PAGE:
Summer has a good chance of being hotter than normal in. U.P.

ESCANABA — The National Weather Service (NWS) in Negaunee recently released a climate outlook that highlights the expected weather for the summer months across central portions of the United States and the Great Lakes.

According to the report, the Upper Peninsula has a 40 to 50 percent chance of being above the normal temperature for June, July and August. While the temperature has a probability of being higher than normal, the precipitation can go either way. The report indicates that area (and all of Michigan) have equal chances to be below, above or normal in terms of precipitation.

Multiple meteorologists from the NWS in Negaunee weighed in to explain what these probabilities mean and what people can expect for upcoming months.

Meteorologist Daniel Jablonski said it is important to note that weather is a fluctuating thing, so the probabilities of the patterns are not set in stone.

“These outlooks are probabilities, there is a chance for it to go the opposite way,” Jablonski said.

Meteorologist Joseph Phillips explained these probabilities are created in part to the pattern and development of the ENSO cycle. El Nino and La Nina are opposite phases of the climate pattern ranging across the Pacific Ocean. The two together are refereed to as ENSO which stands for El Nino-Southern Oscillation.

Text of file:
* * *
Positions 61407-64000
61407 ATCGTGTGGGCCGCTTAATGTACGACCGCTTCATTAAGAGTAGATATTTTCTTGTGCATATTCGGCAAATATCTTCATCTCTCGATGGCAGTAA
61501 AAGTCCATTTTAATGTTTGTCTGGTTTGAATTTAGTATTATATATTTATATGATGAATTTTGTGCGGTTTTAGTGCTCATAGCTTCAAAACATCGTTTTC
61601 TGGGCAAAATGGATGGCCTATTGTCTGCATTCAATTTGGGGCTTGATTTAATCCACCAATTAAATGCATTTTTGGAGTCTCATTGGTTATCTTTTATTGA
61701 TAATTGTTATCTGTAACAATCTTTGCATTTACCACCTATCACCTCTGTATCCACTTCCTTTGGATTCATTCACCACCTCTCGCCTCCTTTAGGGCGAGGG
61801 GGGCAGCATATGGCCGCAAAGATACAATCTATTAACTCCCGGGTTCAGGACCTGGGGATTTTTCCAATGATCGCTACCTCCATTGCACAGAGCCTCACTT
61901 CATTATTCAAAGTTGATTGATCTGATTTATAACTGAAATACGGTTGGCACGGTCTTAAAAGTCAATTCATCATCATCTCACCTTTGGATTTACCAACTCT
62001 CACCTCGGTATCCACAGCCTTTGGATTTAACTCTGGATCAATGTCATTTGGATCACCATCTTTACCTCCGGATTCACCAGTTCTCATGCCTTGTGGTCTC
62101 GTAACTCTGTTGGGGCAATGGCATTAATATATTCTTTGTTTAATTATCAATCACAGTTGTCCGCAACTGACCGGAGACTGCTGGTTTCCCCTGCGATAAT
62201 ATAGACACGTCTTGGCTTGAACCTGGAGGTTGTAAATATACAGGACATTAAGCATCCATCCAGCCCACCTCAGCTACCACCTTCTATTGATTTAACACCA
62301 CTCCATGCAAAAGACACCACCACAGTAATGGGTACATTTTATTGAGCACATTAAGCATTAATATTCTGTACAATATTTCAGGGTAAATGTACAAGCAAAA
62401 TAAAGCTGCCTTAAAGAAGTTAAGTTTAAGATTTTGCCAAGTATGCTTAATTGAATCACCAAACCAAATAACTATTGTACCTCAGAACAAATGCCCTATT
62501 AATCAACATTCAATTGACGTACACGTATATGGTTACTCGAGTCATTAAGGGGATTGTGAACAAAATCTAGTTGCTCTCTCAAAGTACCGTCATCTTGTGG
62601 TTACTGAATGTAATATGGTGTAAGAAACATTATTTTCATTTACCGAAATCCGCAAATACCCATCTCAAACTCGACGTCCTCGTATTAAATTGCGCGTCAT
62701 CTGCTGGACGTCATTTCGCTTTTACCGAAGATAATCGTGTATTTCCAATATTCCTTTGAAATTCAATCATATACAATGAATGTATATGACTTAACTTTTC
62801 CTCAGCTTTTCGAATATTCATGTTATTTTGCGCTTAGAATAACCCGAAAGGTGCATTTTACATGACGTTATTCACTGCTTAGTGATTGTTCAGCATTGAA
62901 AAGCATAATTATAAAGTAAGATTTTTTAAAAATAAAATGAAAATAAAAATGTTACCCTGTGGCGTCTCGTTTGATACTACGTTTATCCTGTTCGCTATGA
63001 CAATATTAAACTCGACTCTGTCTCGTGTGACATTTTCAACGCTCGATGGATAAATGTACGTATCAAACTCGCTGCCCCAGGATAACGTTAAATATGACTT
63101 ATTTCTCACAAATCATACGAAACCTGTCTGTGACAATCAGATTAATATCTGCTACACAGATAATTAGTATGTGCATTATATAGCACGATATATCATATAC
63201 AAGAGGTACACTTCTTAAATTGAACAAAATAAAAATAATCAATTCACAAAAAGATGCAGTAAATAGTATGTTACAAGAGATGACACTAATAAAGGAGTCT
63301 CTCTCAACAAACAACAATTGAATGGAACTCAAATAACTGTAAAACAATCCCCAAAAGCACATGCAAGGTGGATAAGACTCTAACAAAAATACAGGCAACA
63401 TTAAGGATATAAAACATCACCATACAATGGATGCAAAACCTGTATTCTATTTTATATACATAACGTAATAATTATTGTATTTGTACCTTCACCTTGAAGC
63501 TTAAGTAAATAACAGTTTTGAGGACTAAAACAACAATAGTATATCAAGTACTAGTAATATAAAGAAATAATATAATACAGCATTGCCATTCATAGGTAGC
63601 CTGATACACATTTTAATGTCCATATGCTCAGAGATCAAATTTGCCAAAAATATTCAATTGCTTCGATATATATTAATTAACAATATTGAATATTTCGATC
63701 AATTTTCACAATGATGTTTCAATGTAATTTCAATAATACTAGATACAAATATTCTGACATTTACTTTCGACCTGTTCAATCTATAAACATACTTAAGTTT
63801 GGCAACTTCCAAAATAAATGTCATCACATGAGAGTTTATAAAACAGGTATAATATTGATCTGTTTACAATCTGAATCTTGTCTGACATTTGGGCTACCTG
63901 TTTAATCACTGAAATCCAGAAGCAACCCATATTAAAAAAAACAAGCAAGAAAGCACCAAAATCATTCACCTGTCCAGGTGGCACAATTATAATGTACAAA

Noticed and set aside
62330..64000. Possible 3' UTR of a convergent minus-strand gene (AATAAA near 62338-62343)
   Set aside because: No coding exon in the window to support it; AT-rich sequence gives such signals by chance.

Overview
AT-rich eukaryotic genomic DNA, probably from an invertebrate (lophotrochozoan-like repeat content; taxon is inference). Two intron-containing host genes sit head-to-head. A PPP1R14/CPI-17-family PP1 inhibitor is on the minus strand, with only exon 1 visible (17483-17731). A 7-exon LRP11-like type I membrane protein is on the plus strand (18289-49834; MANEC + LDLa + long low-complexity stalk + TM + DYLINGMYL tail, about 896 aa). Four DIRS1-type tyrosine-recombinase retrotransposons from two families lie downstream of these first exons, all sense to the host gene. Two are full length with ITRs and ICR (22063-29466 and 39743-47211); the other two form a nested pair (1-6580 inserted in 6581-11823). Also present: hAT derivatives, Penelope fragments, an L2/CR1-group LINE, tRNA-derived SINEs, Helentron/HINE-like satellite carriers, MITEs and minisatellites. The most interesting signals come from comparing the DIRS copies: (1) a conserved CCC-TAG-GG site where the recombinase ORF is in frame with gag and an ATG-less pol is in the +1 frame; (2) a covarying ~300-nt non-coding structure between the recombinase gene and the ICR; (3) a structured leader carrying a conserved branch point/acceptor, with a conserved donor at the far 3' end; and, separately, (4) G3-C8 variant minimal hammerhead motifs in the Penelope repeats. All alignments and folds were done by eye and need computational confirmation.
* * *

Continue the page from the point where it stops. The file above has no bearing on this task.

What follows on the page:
Phillips explained that the current El Nino is expected to transition to ENSO-neutral and perhaps further transitioning into La Nina by mid-summer.

“This favors near normal temperatures and precipitation for June in the U.P. This means periodic showers and thunderstorms (and) mixed in temperatures mostly in the 70s,” Phillips said.

“Of course, there may be hotter or cooler days mixed in depending on the overall pattern. If we transition to a La Nina this summer, this would result in the U.P. being more likely to see above normal temperatures,” he added.

Meteorologist Taylor Prislovsky predicts that residents in the U.P. will have another summer akin to the previous one.

“It is probably going to be similar to last summer, decent chance its warm like last summer,” Prislovsky said.

To stay up to date on local weather patterns, visit https://www.weather.gov/mqt/ or call the NWS at 906-475-5212.


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